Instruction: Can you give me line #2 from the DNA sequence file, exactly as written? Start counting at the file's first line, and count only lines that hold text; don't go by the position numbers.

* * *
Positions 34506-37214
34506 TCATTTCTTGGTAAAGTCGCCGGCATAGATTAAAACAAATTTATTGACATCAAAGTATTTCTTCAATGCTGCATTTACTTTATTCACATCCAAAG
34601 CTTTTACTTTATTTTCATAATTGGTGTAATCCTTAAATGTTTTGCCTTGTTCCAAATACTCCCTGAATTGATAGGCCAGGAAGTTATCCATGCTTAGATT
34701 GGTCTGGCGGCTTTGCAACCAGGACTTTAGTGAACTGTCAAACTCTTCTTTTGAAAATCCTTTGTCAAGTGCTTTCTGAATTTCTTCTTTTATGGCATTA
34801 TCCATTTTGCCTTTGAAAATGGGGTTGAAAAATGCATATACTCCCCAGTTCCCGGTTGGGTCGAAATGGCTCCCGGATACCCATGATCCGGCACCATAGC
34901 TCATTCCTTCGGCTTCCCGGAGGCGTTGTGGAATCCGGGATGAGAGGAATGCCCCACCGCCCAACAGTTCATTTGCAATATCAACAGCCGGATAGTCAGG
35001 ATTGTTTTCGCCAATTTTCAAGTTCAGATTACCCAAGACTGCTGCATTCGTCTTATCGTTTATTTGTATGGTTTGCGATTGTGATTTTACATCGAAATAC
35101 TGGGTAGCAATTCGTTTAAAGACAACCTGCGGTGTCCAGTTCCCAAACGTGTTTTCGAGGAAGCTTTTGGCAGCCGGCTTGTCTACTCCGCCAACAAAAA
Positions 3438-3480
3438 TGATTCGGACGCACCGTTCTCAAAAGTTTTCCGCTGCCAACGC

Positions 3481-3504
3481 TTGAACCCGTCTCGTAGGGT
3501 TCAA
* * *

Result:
34506 TCATTTCTTGGTAAAGTCGCCGGCATAGATTAAAACAAATTTATTGACATCAAAGTATTTCTTCAATGCTGCATTTACTTTATTCACATCCAAAG